Framework to estimate the benefit-cost ratio of pavement skid improvements at the network level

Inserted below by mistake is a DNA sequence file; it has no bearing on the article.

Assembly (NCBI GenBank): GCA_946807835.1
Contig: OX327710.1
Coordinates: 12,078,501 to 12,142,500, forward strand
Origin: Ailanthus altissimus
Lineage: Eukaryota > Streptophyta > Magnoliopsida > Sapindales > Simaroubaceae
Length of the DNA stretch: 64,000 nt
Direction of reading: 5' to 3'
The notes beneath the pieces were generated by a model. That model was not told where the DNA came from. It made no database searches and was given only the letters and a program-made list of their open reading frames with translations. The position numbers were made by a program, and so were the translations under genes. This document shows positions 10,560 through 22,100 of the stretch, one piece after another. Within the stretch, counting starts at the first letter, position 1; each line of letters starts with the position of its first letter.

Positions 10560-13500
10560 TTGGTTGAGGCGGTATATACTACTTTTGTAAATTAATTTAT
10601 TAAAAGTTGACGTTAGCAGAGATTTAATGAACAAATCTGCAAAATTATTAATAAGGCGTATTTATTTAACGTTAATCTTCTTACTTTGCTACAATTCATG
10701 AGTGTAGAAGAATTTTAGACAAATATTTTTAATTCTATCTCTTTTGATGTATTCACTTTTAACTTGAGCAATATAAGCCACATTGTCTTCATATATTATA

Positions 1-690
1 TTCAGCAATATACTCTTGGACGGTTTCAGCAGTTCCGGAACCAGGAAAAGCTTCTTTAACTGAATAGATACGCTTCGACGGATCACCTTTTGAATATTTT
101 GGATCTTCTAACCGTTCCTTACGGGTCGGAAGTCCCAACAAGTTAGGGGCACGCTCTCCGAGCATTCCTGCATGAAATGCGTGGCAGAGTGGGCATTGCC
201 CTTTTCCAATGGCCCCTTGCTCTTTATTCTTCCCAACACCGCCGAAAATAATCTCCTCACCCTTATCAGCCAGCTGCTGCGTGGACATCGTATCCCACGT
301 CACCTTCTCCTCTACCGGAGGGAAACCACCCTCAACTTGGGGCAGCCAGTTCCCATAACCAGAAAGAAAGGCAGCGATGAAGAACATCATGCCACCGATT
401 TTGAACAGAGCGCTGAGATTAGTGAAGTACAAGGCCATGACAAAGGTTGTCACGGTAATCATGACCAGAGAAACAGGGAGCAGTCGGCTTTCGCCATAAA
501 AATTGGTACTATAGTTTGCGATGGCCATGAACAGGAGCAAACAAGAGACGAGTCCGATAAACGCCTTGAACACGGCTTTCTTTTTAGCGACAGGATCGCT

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Research has proven that low values of pavement skid increase crash risk. Minimum skid thresholds have been established in order to screen projects for further testing and improvements. Skid resistance values are used in addition to crash data, pavement condition data, and roadway features to select and prioritize skid improvement projects. Furthermore, skid resistance performance models have been developed in order to capture the skid deterioration over time. However, the aforementioned studies did not quantify the economic impact of skid improvements over a time period for a network. This thesis fills this information gap, by providing a framework that quantifies the Benefit-Cost Ratio (BCR) of skid resistance improvements at the network level. A skid deterioration model is developed using the Markov Chain process, in order to account for the base case scenario when no treatment is applied. Benefits are quantified as the reduction of expected crashes compared to the base case scenario, using the concept of Crash Rate Ratio (CRR). Costs are quantified as the costs of pavement resurface treatments that improve skid. A sample of highway sections that comprise 564 lane-miles in Texas is evaluated to demonstrate the applicability of the proposed methodology. As a result, a Benefit-Cost Ratio curve was generated for different minimum skid thresholds.